Introduction; A; Abahai (1592–1643); Academia Sinica; Academies ( shuyuan ); Ai Qing (1910–1996); Aidi (27 BC–1 BC r. 7–1 BC); Aigun Treaty; Aisin Gioro; Altan Khan (1508–1582); Amban; Amherst Embassy; An Lushan Rebellion (755–763); Anarchism; Ancestor worship; Andi (94–106 AD r. 106–125); Annals; Annam; Anthropology; Anti-Confucius Campaign, 1973; Anti-Japanese War (War of Resistance against Japan); Anti-Rightist Campaign; Anyang; April 5 th incident; Archaeology; Architecture, Chinese; Archives; Army; Arrow War; Autonomous Regions; Autumn Harvest Uprising; B; Ba Jin (1904–2005); Ba State; Backyard furnaces; Bai Chongxi (1893–1966); Bai Juyi (772–846); Bai Lang Rebellion; Baihua; Baimao nü; Bamboo Annals; Ban Chao; Ban Gu (32–92 AD); Ban Zhao (45-c.116 AD); Bandits; Bandung Conference; Banks; Banner system; Banpocun; Baohuang Hui; Baojia system; Barbarians; Barefoot doctors; Base areas, revolutionary; Bei Dao (1949–); Beijing Opera ( Jingju ); Beijing; Beiyang army; Beiyang Fleet; ; Big character posters ( Dazi bao ); Big Sword Society; Biography; Blue Shirts; Bo Gu (1907–1946); Bo Yibo (1908–2007); Bogue; Bohai kingdom (698–926); Bohai; Bondservants, Imperial; Bon religion; Book of History; Borodin, Mikhail Markovich (1884–1951); Boxer Rising; Braun, Otto (1900–1974); Bronze; Bronze Age; Bucharest Conference; Buddhism; Bureaucracy; C; Cadres; Cai Jing (1047–1126); Cai Yuanpei (1868–1940); Cairo Declaration; Calendars; Calligraphy; Cambodia; Canals; Cantlie, Sir James (1851–1926); Canton system (1757–1842); Cao Cao (155–220); Cao Pi (187–226); Cao Xueqin (1724–1764); Cao Yu (1910–1996); Capital cities; Capitalism, sprouts of; Castiglione, Giuseppe (1688–1766); Cathay; Catholics; Censorate; Central Asia, relations with; Ceramics; Chaha’er; Champa rice; Chan Buddhism; Chang’an; Changchun (1148–1227); Chefoo Convention; Chen Boda (1904–1989); Chen Cheng (1897–1965); Chen Duxiu (1879–1942); Chen dynasty (557–589); Chen Sheng (d. 208 BC); Chen Yi (1883–1950); Chen Yi (1901–1972); Chen Yinke (1890–1969); Chen Yonggui (1913–1986); Chen Yun (1905–1995); Cheng Hao (1032–1085); Cheng Yi (1033–1108); Chengdi (51 BC–7 BC r. 33–7 BC); Chennault, Claire (1893–1958); Chi Ch’ao-ting (1903–1963); Chiang Ching-kuo (1910–1988); Chiang Kai-shek (Jiang Jieshi) 1883–1975; China Proper; Chinese Academy of Sciences; Chinese Academy of Social Sciences; Chinese Communist Party; Chinese Eastern Railway; Chinese language; Chinese medicine; Chinese People’s Political Consultative Conference (CPPCC); Chinese Repository; Chinese Communist Youth League (CYL); Chinggis Khan (?1167–1227); Chongdi (143–145 r. 144–145); Chongqing; Chos?n; Christianity; Chu State; Chu; Civil War 1945–1949; Cixi (1835–1908); Clan or lineage organisation; Cohong; Collectivism; Comintern; Commerce; Commercial revolution; Common Programme; Communes, People’s; Compass; Compradors; Concessions, foreign; Concubinage; Confucianism; Confucius (550–479 BC); Constitution of the PRC; Constitutional movement 1901–1911; Courtesans; Cultural Revolution; Customs duties; D; Dadu; Dai Zhen (1724–1777); Dalai Lama; Dalian; Dao de jing; Daoguang Emperor (1712–1850 r. 1820–1850); Daoism; Daqing oilfield; Dawenkou; Daxing, capital; Dazhai Production Brigade; De Wang (1902–1966); Democracy Movement 1989; Democracy Wall; Democratic League; Deng Tuo (1912–1966); Deng Xiaoping (1904–1997); Deng Yingchao (1904–1992); Di Ku; Diamond Sutra; Dictionaries; Ding Ling (1904–1986); Divination; Dixie Mission; Dong Zhongshu (179? –104? BC); Donglin Academy; Dorgon (1612–1650); Dou Wan, Princess; Double Tenth; Dragon Boat Festival; Drama, modern; Drepung; Du Fu (712–770); Duan Qirui (1865–1936); Dujiangyan Irrigation System; Dunhuang; Dynastic Cycle; Dynastic histories; Dynasty; E; East India Compamy; Eastern (Later) Han dynasty (25–220 AD); Eastern Jin (317–420); Eastern Zhou (770–256 BC); Education; Education through labour; Eight Banners; Eight Immortals; Eighth Route Army; Eight Trigrams rebellion; Elder Brother Society; Embassies to China, Western; Emperor; Encirclement campaigns; Encyclopedias; Ennin (794–864); Epidemics; Erligang site; Erlitou; Eunuchs; Ever Victorious Army; Examination system; Exclusion Acts; Extraterritoriality; F; Faxian (c334–c422 AD); Famine; Fan Zhongyan (989–1052); February 28 Incident; Fei Xiaotong (1910–2005); Feng Guifen (1809–1874); Feng Xuefeng (1903–1976); Feng Youlan (1895–1990); Feng Yuxiang (1882–1948); Feng, capital city; Fengshui; Festivals; Feudal system; Fiction; Field armies of the PLA; Filial piety, Xiao; Five Anti Campaign; Five Classics; Five Dynasties and Ten Kingdoms, 907–960; Five elements; Five Emperors; Five Principles of Peaceful Coexistence; Five Relationships ( Wulun ); Five-year plans; Food; Footbinding; Forbidden City; Foreign Languages Press; Foreign Matters Movement; Former Kings; Former Shu dynasty 907–925; Four Books; Four Cleanups; Four Modernisations; Four olds; Fu Zuoyi (1895–1974); Fubing system; Funerary customs; Fushe movement; Fuxi; G; Galdan (1644/1632?–1697); Ganden Monastery; Gang of Four; Gao Gang (1905–1954); Gaozu (247–195 BC); Gazetteers; Gelugpa Buddhist order; Genealogies; Gentry; Gobi; Gong, King (r. 922–900 or 917–900 BC); Gong, Prince (1833–1898); Governor; Governor-general; Granary system; Grand Canal; Grand Council; Grand Secretariat; Great Wall; Great Leap Forward; Great Leap Forward, second; Great Learning; Green Gang; Green Standard Army; Guangxu emperor (reigned 1875–1908); Gu Jiegang (1893–1980); Gu Yanwu (1613–1682); Guan Hanqing (1241?–1320?); Guan Zhong (d. 645 BC); Guandi; Guandong Army; Guandong Leased Territory; Guang Wudi (5 BC–57 AD r. 25–57 AD); Guangdong Province; Guangzhou (Canton); Guangzhou commune 1927; Guangzhou Coup 1926; Guanyin (Avalokite?vara); Guanzhong; Guilds; Gunpowder; Guo Moruo (1892–1978); Guo Songtao (1818–1891); Guomindang (Kuomintang); Guoyu; Guwen , ancient script; H; Hai Rui (1514–1587); Hai Rui Dismissed from Office; Hailufeng Soviet; Hakkas; Han Chinese; Han dynasty; Han Feizi (280–233 BC); Han Mingdi (28–75 r. 58–75 AD); Han Yu (768–862); Hangzhou; Hanlin Academy; Hanshu; Hanyu pinyin; Hao, capital city; Hart, Robert (1835–1911); He Long 1896–1969; He Yingqin (1890–1987); Heaven and Earth Society; Heavenly stems and earthly branches; Hedi (25–220 AD r. 88–105); Hedin, Sven Anders (1865–1952); Hegemons, Ba; Helinge’er; Heqin system; Historiography; Hong Kong and Shanghai Banking Corporation; Hong Kong; Hongloumeng (Dream of the Red Chamber); Hong merchants; Hong Ren’gan (1822–1864); Hong Xiuquan (1814–1864); Hu Feng (1902–85); Hu Hanmin (1879–1936); Hui; Hu Jintao 1942–; Hu Qiaomu (1912–1992); Hu Shi 1891–1962; Hu Yaobang (1915–1989); Hua Guofeng 1921–2008; Huai Army; Huaihai Campaign; Huainanzi; Huandi (132–168 AD) r.146–168; Huang Chao rebellion; Huang Taopo; Huang Xing (1874–1916); Huang Zongxi (1610–1695); Huangdi (Yellow Emperor); Huangpu (Whampoa) Military Academy; Hui Shi 350–260 BC; Huidi (210–188 BC) r. 195–188 BC; Huizhou merchants; Hunan peasant movement; Hundred Days Reform Movement; Hundred Flowers Campaign; Hundred Schools of Philosophy; Hydraulic system; I; Ibn Battuta (1304–1368/69); Ili, Treaty of; Immortality; Imperial Academy; Imperial household department ( Neiwufu ); Imperial Maritime Customs; Indonesia, Chinese community in; Infanticide; Inner Asian frontiers; Inner Mongolia; Iron rice bowl; Islam in China; Islands of Immortality; J; Jade; January Storm; Japan; Japanese scholarship on China; Jardine Matheson and Co.; Jesuits; Jews, Chinese; Jia Baoyu; Jia Yi (201–168 BC); Jiang Qing (1913–1991); Jiangnan Arsenal; Jiangxi Soviet; Jiaqing Emperor (1760–1820 r. 1796–1820); Jin Aizong (1198–1234 r. 1224–34); Jin dynasty 1115–1234; Jin Feidi (reigned 1209–13); Jin Hailingwang (1122–1161 r. 1149–61); Jin Ping Mei; Jin Shizong (1123–1190 r. 1161–90); Jin state; Jin Taizong (1075–1135 r. 1123–35); Jin Taizu (1068–1123 r. 1115–23); Jin Xizong (1119–1149 r. 1135–1149); Jin Xuanzong (1163–1224 r. 1213–1224); Jin Zhangzong (r. 1190–1209); Jingdezhen; Jingdi Emperor (188 BC–141 BC r. 157–141); Jinggangshan; Jinmen (Quemoy); Jurchen; K; Kaifeng; Kalgan; Kang Youwei (1858–1927); Kang Sheng (1898–1975); Kangxi (1654–1722, r.1662–1722); Karakhitai; Karakorum; Karlgren, Bernhard (1889–1978); Karmapa Buddhist Order; Kazakhs; Key economic areas; Khanbaligh; Khitan; Khubilai Khan (1215–94 r. 1260–94); Kiakhta, Treaty of; Kingship; Koguryo; Korean War 1950–1953; Kowloon; Kowtow; Koxinga (1624–1662); Kyrgyz; L; Lama Buddhism; Land Reform; Land tax; Land tenure; Landscape painting; Lao She 1899–1966; Later Han 947–51; Later Jin 936–47; Later Liang 907–23; Later Shu 934–65; Later Tang 923–34; Later Zhou 951–960; Latin American Chinese communities; Lattimore, Owen 1900–1989; Law and the legal system; League of Left Wing Writers; Lee Teng-hui (1923–); Left Guomindang; Legalism; Legge, James (1815–1897); Lei Feng (1939–1962); Leigudun; Lelang; Lhasa; Li (ritual); Li Ao (772–841); Li Bai (701–762); Li Dazhao (1888–1927); Li Hongzhang (1823–1901); Li Ji; Li Keqiang (1955–); Li Lisan (1899–1867); Li Qingzhao 1084–1155; Li Shizhen (1518–1593); Li Si (280–208 BC); Li Yu (1611–1680); Li Zhi (1527–1602); Li Zicheng (1605–1645); Liang Qichao (1873–1929); Liang; Liao; Liao Daozong (r. 1055–1101); Liao Jingzong (r. 969–982); Liao Muzong (r. 951–969); Liao Shengzong (972–1031 r. 982–1031); Liao Shizong (919–951 r. 947–951); Liao Taizong (902–947 r. 926–947); Liao Taizu (872–926 r. 907–926); Liao Tianzuo (1075–1128 r. 1101–1125); Liao Xingzong (1016–1055 r. 1031–1055); Liaodong peninsula; Liaozhai zhiyi; Liberated Areas; Liberation, War of; Libraries; Liezi; Lin Biao (1907–71); Lin Daiyu; Lin Zezu (1785–1850); Lingdi (156–189); Literacy; Literati; Literature; Liu Bang (247–195 BC); Liu Bei (161–223); Liu Shaoqi (1898–1869); Liu Sheng (?–113 BC); Liu Song (420–479); Long March; Longmen caves; Lotus Sutra; Lu Ban (507–440 BC); Lü Buwei (291–235 BC); Lü, Empress (d.180 BC); Lu Xiangshan (1139–1192); Lu Xun (1881–1936); Lunyu; Luo Ruiqing (1906–1978); Luoyang; Lushan Conference; Lytton Commission; M; Macao; Macartney, Lord (1737–1806); Maitreya; Malaysia, Chinese community; Manchuria; Manchus; Mandarin; Mandate of Heaven; Manichaeism; Mao Dun (1896–1981); Mao Zedong (1893–1976); Marco Polo Bridge Incident 1937; Marriage; Marshall Mission 1945; Mass line; Mawangdui; May Fourth Movement; May 7th Cadre Schools; May 16th Group; May 30th incident; Mei Lanfang (1894–1961); Mei Wending (1633–1721); Mencius (c371 BC–c289 BC); Merchants; Mi Fu (1051–1107); Miao ethnic group; Middle Kingdom; Migration; Military colonies; Military; Min 907–46; Ming 1368–1644; Ming Anzong (1607–1646 r. 1644–1645); Ming Daizong (1428–1457 r. 1450–1456); Ming Guangzong (1582–1620 r. 1620–1621); Ming Huizong (1377–? r. 1399–1402); Ming Loyalists; Ming Muzong (1537–1572 r. 1567–1572); Ming Shaozong (1602–1646 r. 1645–1646); Ming Shenzong (1563–1620 r. 1573–1620); Ming Shizong (1507–1567 r. 1522–1566); Ming Sizong (1611–1644 r. 1628–1644); Ming syncretism; Ming Taizong (1360–1424 r. 1403–1424); Ming Taizu (1328–1398 r. 1368–1398); Ming tombs; Ming Wuzong (1491–1521 r. 1506–1521); Ming Xiaozong (1470–1505 r. 1488–1505); Ming Xizong (1605–1627 r. 1621–1627); Ming Xuanzong (1399–1435 r. 1426–1435); Ming Yingzong (1427–1464 r. 1436–1449); Ming-Qing transition; Mining; Minorities, ethnic/national; Missionaries; Möngke (1209–1259 r. 1251–1259); Mongolia; Mongols; Morrison, Robert (1782–1834); Moscow Conference; Mountains, sacred; Mozi (470–391 BC); Mu, King (973–923/918 BC r. ca. 976/956–923/918 BC); Mukden; Mukden Incident, 1931; Music; Muslim rebellions; Muslims; Mutual aid teams; Muye, Battle of; N; Nanchang rising; Nanchao Kingdom; Nanjing; Nanjing Arsenal; Nanjing, Rape of; Nanjing, Treaty of; Nanren; Napier mission; National minorities; National People’s Congress; National Revolutionary Army; Nationalism; Needham, Joseph (1900–1995); Neo-Confucianism; Neolithic era; Nerchinsk, Treaty of; Nestorians; New Army; New Culture Movement; New Democracy; New Fourth Army; New Life Movement; New Territories; New Text School; New world crops in China; New Youth; Newspapers; Ni Zan (1301–1371); Nian Rebellion; Nie Yuanzi (1921–); Ningxia; Nixon, President, visit to China; North China Herald; Northern and Southern dynasties; Northern Expedition; Northern Expedition, Second; Northern Wei; Numerology; Nurhachi (1559–1626); O; Observatories; Ögodei (r. 1229–1241); Old Text School; Olympic Games 2008; Opium; Opium Wars; Oracle bones; Ordos; Oriental despotism; Orthodox Church, Chinese; Ouyang Xiu (1007–1072); Overseas Chinese; P; Painting; Panchen Lama; Paper; Pearl River; Peasant associations; Peasant nationalism; Peking Man; Peng Dehuai (1898–1974); Peng Pai (1896–1929); Peng Zhen (1902–1997); People’s Liberation Army; People’s democracy; People’s Republic of China; Persian Empire; Persian language; Phagspa (1235–1280); Philosophy; Pingdi (9 BC–6 AD r. 1 BC–6 AD); Pingpong diplomacy; Poetry; Politburo; Polo, Marco (c. 1254–1324); Population; Porcelain; Port Arthur; Portuguese in China; Postal and Post Station systems; Prefects; Prehistory; Prime Minister (Premier); Printing; Production brigades; Protestant Christians; Provincial assemblies; Pure Land Buddhism; Q; Qi Baishi (1864–1957); Qi state; Qian Zhongshu (1910–1998); Qianlong (1736–95); Qin legal code; Qin Second Emperor (229 BC–6 AD r. 210 BC–207 BC); Qin Shi Huangdi (260–210 BC); Qin state; Qing 1644–1911; Qingming festival; Qiu Jin (1875–1907); Qiying 1787–1858; Qu Qiubai 1899–1935; Qu Yuan 340 BC–278 BC; Queue (pigtail); R; Railway protection movement; Rao Shushi (1903–1975); Rebellions; Rectification campaigns; Red Army; Red Eyebrows rebellion; Red Flag; Red Spear society; Red Turbans; Red and expert; Red Guards; Reform and Opening; Reform through labour; Reign periods; Religion; Ren; Renmin Ribao; Republic of China; Resist America, Aid Korea; Responsibility system; Returned Students; Revolutionary committees; Revolutionary Committee of the Chinese Guomindang; Revolutionary opera; Ricci, Matteo (1552–1610); Rites Controversy; Ritual; Roman Empire; Romanisation of the Chinese language; Ruan Yuan (1764–1849); Rulin waishi; Russia and China; Russo-Japanese War 1904–5; S; Sacrifices; Sage Emperors; Salt merchants; Salt and Iron, Discourses on; Sanguo yanyi; Sanmin zhuyi; Sanxingdui site; Schall von Bell, Adam (1591–1666); Scholar-gentry; Schools; Science; Script; Second Revolution; Secret History of the Mongols; Secret societies; Selected Works of Mao Zedong; Self-criticism; Semu; Senggelinqin (1811–1865); Sera; Seven Sages of the Bamboo Grove; Shaanxi-Gansu-Ningxia Border Region; Shamanism; Shang Yang (390–338 BC); Shang; Shangdi; Shangdu; Shanghai Coup; Shanghai; Shanhaiguan; Shanxi Merchants; Shanyuan, treaty of; Shao Yong (1011–1077); Shaodi; Shaohao; Shaolin Monastery; Shen Congwen (1902–1988); Shennong; Shen Zhou (1427–1509); Shi Dakai 1831–1863; Shigatse; Shi ji; Shimonoseki, Treaty of 1895; Shu State; Shu-Han; Shuihu zhuan; Shundi; Shunzhi emperor (1638–61); Siku quanshu; Silk; Silk Road; Silla (57 BC–935 AD); Silver; Sima Clan; Sima Guang (1019–1086); Sima Qian (c. 145 BC–c. 86 BC); Simla Convention; Single Whip tax system; Sinicization; Sino-French War (1883–1885); Sino-Japanese war 1894–5; Sino-Japanese war 1937–45; Sinology; Sino-Soviet dispute; Sino-Soviet Treaty 1950; Six Ministries; Small Swords Society; Snow, Edgar (1905–1972); Socialism in China; Socialist Education Movement; Sogdians; Son of Heaven; Song Dibing (1271–1279 r. 1278–1279); Song Duanzong (1268–1278 r. 1276–1278); Song Duzong (1240–1274 r. 1264–1274); Song dynasty (Northern Song); Song Gaozong (1107–1187 r. 1127–1162); Song Gongzong (1271–1323 r. 1274–76); Song Guangzong (1147–1200 r. 1189–1194); Song Huizong (1082–1135 r. 1100–1126); Song Qingling (1893–1981); Song Renzong (1010–1063 r. 1022–1063); Song Shenzong (1048–1085 r. 1067–1085); Song Taizong (939–997 r. 976–997); Song Taizu (927–976 r. 960–976); Song Yingxing 1587–c. 1666; Song Yingzong (1032–1067 r. 1063–1067); Song Zhenzong (968–1022 r. 997–1022); Songtsen Gampo (c. 608–649/650); Soong Dynasty; Soong Meiling (1898–2003); South Manchuria Railway Company; Southern Han 907–71; Southern Ming; Southern Ping (907–63); Southern Song; Southern Tang, 936–976; Special Economic Zones; Spring and Autumn period; Stalin, Joseph (1878–1953); Standard histories; State Council; Stein, Aurel (1862–1943); Stilwell, Joseph (1883–1946); Storytellers; Street committees; Sufan campaign; Su Shi (1037–1101); Sui dynasty (581–618); Sui law; Sui Wendi (541–604 r. 581–604); Sui Yangdi (604–617); Suiyuan; Summer Palace; Sun Quan (182–252 r. 200–252); Sun Wu (c. 535 BC–c. 470 BC); Sun Yat-sen (1866–1925); Sunzi Bingfa; T; Taiping rebellion; Taiwan; Talas River, battle of; Tan Sitong (1865–1898); Tanaka Memorial; Tang Aidi (892–908 r. 904–907); Tang dynasty (618–906); Tang Daizong (727–779 r. 762–779); Tang Dezong (742–805 r. 779–805); Tang Gaozong (628–683 r. 649–683); Tang Gaozu (566–635 r. 618–626); Tang Jingzong (809–827 r. 824–827); Tang Muzong (895–824 r. 820–824); Tang poetry; Tang Ruizong (662–716 r. 684–690 and 710–712); Tang sancai ceramics; Tang Shaodi (695/698–714 r. 710); Tang Shunzong (761–806 r. 805); Tang Suzong (711–762 r. 756–762); Tang Taizong (598–649 r. 626–649); Tang transformation tales; Tang Wenzong (809–840 r. 827–840); Tang Wuzong (814–846 r. 840–846); Tang Xianzong (778–820 r. 805–820); Tang Xianzu (1550–1616); Tang Xizong (862–888 r. 873–888); Tang Xuanzong (685–762 r. 712–756); Tang Yizong (833–873 r. 859–873); Tang Zhaozong (867–904 r. 888–904); Tangshan earthquake; Tang-Song Transition; Tanguts; Tao Yuanming (365–427); Tao Zhu (1908–1969); Taxation; Tea; Terracotta army; Theatre, traditional; Third front policy; Thirteen classics; Thought Reform; Three Antis Campaign; Three Feudatories Revolt; Three Gorges project; Three Kingdoms (220–265); Three Sovereigns; Tian’anmen; Tianjin Massacre 1870; Tianjin, Treaty of 1858; Tibet; Toba; Tomb architecture and decoration; Tongmenghui; Tongwenguan; Tongzhi (1856–1875 r.1861–1875); Tongzhi Restoration; Toyotomi Hideyoshi (1536–1598); Treaty ports; Triads; Tribute system; Tripitaka; Tuoba Wei; Twenty-One Demands; Twenty-Eight Bolsheviks; Two China Policy; Two lines; U; Uighurs (Tang to Yuan dynasties); Ulanhu (1906–88); United Fronts; Universities; Ussuri; Uyghurs; V; Vegetarianism; Verbiest, Ferdinand (1623–1688); Vereenigde Oostindische Compagnie; Veritable records; Vernacular novels; Versailles, Treaty of; Vietnam; W; Wade, Thomas Francis (1818–1895); Waley, Arthur (1889–1966); Wang Anshi (1021–1086); Wang Anshi Reforms; Wang Fuzhi (1619–1692); Wang Guowei (1877–1927); Wang Hongwen (1935–1992); Wang Jingwei (1883–1944); Wang Mang (c. 45 BC–23 AD r. 9–23 AD); Wang Ming (1904–76); Wang Shiwei (1906–47); Wang Tao (1828–1897); Wang Wei (699–761); Wang Yangming (1472–1529); Warlords; Warring States (475–221 BC); Washington conference 1921–2; Wedding rites; Wei Jingsheng (1950–); Wei State; Wei Yuan (1784–1856); Wei Zhongxian (1568–1627); Wei; Weihaiwei; Weisuo system; Well-field system; Wen, King; Wen Tianxiang (1236–1282); Wen Yiduo (1899–1946); Wendi (202 BC–157 BC r. 180–157 BC); Western (Former) Han; Western Jin; Western Liao 1124–1211; Western Wei 535–57; Western Zhou; White Lotus Sect; Women; Workers and Peasants’ Red Army; Work-study programme; Wu Cheng (1249–1333); Wu Han (1909–1969); Wu, King; Wu Liang Shrines; Wu Sangui (1612–1678); Wu State (222–280); Wu State (852–936); Wu Zhao (690–705); Wuchang uprising 1911; Wucheng culture; Wudi (156 BC–87 BC r.141–87 BC); Wuyue 907–78; X; Xi Jinping (1953–); Xia; Xiafang; Xianbi tribe; Xiandi (181–234 r. 189–220); Xianfeng (1831–1861 r. 1850–1861); Xiang Army; Xiang Yu (233–202 BC); Xi’an incident; Xianyang; Xinjiang; Xiaojing; Xixia kingdom; Ximuwang; Xin Qingnian; Xingzhonghui; Xinjiang Production and Construction Corps; Xiongnu; Xiyouji; Xu Beihong (1895–1953); Xu Guangqi (1562–1633); Xuanzang (600–664); Xuandi (91–49 BC, r. 74–49 BC); Xuantong (1906–1967 r.1908–1912); Xue Baochai; Xunzi (c. 298–238 BC); Y; Yakub Beg (1820–1877); Yalta Conference; Yangshao culture; Yan Xishan (1883–1960); Yan Fu (1854–1921); Yan’an; Yan’an Forum on Literature and Art; Yang Guifei (719–756); Yangzhou; Yangzi River; Yanjing; Yao; Yao Wenyuan (1931–2005); Yellow River; Yellow Turbans; Yelü Clan; Yelü Chucai (1189–1243); Yi; Yijing; Yin and yang; Yongle Encyclopedia; Yongzheng (1678–1735 r.1723–1735); You, King (795 BC–771 BC r.781–771 BC); Yu; Yu Dafu 1896–1945; Yuan; Yuan; Yuan Chengzong, Temür (1265–1307 r. 1294–1307); Yuan drama; Yuan Huizong (1320–1370 r.1333–1368); Yuan Mei (1716–1798); Yuan Ningzong (1326–1332 r. 1332); Yuan Renzong (1285–1320 r.1311–1320); Yuan Shikai (1859–1916); Yuan Shizu (1215–1294 r. 1260–1294); Yuan Wenzong (1304–1332 r. 1328–1332); Yuan Wuzong (1281–1311 r.1307–1311); Yuan Yingzong (1303–1323 r. 1320–1323); Yuan Youzhu (1320–1328 r. 1328); Yuandi (75 BC–33 BC r. 49–33 BC); Yue Fei (1103–1142); Yue state; Yung Wing (1828–1912); Yungang caves; Z; Zeng Guofan (1811–1872); Zhang Binglin (1869–1936); Zhang Chunqiao (1917–2005); Zhang Daoling (34–156); Zhang Guotao (1897–1979); Zhang Juzheng (1525–1582); Zhang Qian (?–114 BC); Zhang Xianzhong (1605–1647); Zhang Xueliang (1898–2001); Zhang Zuolin (1875–1928); Zhangdi (57–88 AD r. 75–88); Zhao Ziyang (1919–2005); Zhaodi (94–74 BC r. 87–74 BC); Zheng He (1371–1433); Zhidi (138–146 AD r. 145–146); Zhili; Zhongyong; Zhou; Zhou Dunyi (1017–1073); Zhou Enlai (1898–1976); Zhou Li; Zhou Yang (1908–1989); Zhou Gong (?–1032 BC?); Zhoukoudian; Zhu De (1886–1976); Zhu Xi (1130–1200); Zhu Xi and Neo-Confucianism; Zhu Yuanzhang (1328–1398 r.1368–1398); Zhuan Xu (c. 2513–2436 BC); Zhuangzi (375–300 BC); Zhuge Liang (181–234); Zizhi tongjian; Zongli Yamen; Zoroastrianism; Zunyi Conference; Zuo Zongtang (1812–1885)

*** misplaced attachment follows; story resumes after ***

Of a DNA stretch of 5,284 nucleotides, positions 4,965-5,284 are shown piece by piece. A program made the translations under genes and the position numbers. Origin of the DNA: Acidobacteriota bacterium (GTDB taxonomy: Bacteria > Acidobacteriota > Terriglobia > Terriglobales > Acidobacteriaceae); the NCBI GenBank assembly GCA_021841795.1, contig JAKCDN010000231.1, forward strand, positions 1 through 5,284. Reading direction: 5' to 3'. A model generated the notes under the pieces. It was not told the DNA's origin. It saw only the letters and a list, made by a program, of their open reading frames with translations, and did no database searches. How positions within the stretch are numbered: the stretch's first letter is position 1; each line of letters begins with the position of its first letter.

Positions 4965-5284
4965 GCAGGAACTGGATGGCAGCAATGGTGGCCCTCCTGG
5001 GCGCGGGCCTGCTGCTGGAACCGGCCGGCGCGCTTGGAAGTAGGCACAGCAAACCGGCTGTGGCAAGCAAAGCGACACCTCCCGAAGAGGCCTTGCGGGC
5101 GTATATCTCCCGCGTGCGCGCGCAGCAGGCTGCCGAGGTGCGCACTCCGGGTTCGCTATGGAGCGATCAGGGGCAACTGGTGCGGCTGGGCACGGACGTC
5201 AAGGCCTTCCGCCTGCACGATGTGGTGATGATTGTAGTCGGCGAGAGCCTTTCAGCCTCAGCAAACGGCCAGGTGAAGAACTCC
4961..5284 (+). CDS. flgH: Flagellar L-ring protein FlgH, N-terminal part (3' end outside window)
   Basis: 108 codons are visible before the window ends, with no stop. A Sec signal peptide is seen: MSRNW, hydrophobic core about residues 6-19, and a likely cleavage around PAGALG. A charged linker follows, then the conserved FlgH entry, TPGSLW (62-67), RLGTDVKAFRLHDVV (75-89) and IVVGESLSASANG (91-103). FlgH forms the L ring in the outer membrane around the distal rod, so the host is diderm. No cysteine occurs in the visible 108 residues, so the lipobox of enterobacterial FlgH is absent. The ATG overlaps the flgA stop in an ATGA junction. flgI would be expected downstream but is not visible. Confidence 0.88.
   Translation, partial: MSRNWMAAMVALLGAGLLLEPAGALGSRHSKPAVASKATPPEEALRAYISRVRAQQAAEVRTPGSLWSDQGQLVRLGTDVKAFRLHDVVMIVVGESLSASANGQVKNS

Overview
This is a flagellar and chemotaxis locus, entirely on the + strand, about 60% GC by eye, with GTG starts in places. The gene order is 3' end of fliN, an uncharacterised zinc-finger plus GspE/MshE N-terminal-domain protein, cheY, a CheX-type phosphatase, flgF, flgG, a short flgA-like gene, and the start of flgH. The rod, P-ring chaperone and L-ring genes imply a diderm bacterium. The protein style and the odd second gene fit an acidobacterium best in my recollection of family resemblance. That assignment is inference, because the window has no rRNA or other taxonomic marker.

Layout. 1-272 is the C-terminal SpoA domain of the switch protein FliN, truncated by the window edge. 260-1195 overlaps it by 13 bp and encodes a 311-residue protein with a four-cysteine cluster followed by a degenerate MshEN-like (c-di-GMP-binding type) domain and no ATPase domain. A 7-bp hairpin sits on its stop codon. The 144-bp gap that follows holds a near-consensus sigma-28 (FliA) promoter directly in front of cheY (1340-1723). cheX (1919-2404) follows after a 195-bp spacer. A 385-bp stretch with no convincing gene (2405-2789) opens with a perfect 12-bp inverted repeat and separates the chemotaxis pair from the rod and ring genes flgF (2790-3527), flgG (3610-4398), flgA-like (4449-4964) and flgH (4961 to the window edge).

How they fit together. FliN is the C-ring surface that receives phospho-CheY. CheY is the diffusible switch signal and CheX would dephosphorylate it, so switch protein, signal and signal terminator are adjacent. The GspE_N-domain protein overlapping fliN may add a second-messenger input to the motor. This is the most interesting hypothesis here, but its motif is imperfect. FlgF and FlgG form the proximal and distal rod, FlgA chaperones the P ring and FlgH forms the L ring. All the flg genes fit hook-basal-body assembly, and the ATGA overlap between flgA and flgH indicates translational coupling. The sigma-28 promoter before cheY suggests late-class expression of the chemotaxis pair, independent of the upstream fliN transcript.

Michael Dillon is Senior Lecturer in the Department of East Asian Studies at Durham University, UK.